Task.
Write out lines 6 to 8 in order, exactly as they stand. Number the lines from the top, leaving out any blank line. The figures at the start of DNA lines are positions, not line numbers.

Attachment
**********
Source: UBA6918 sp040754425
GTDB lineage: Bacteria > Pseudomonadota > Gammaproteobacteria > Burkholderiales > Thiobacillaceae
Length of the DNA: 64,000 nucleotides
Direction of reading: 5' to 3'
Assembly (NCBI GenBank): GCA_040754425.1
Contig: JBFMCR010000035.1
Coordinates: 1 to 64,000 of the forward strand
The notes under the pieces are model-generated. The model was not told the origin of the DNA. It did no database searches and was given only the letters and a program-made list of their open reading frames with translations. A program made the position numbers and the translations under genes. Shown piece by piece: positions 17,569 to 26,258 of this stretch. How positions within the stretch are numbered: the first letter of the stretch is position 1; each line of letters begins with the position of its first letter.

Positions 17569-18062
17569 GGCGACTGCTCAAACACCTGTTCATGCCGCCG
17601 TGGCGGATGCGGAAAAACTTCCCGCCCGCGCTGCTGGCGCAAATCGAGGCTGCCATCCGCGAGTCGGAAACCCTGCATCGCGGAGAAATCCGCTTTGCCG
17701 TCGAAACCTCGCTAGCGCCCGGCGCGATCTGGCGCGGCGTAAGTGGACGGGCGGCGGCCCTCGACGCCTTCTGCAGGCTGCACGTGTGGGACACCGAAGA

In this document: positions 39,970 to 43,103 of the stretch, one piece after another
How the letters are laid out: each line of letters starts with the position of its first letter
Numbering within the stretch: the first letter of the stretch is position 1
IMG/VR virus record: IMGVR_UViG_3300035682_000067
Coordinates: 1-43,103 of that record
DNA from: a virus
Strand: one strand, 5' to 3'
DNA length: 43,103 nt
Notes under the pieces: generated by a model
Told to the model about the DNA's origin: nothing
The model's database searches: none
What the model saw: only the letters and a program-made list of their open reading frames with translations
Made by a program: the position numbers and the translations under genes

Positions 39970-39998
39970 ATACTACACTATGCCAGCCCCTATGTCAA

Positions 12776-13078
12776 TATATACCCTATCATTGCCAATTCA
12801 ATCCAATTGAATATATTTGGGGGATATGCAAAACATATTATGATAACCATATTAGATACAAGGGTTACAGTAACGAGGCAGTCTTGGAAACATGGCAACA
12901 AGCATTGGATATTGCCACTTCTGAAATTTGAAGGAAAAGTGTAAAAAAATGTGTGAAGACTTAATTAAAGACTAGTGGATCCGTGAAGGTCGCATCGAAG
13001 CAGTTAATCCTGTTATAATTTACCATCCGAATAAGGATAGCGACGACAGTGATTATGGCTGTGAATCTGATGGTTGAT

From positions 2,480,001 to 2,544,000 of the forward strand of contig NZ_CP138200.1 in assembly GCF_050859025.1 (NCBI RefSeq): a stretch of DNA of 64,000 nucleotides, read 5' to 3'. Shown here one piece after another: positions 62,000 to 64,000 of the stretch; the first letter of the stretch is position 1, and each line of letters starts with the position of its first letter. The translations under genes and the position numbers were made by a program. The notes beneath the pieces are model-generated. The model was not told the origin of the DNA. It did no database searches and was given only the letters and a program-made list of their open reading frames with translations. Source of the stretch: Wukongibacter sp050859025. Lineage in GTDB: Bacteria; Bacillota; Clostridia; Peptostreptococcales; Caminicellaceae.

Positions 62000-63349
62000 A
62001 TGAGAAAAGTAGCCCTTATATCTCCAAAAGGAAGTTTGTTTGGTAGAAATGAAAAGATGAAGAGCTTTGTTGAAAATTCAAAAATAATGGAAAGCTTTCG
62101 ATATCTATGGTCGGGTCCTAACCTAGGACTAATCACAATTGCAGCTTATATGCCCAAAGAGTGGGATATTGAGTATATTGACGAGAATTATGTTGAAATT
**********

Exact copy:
Contig: JBFMCR010000035.1
Coordinates: 1 to 64,000 of the forward strand
The notes under the pieces are model-generated. The model was not told the origin of the DNA. It did no database searches and was given only the letters and a program-made list of their open reading frames with translations. A program made the position numbers and the translations under genes. Shown piece by piece: positions 17,569 to 26,258 of this stretch. How positions within the stretch are numbered: the first letter of the stretch is position 1; each line of letters begins with the position of its first letter.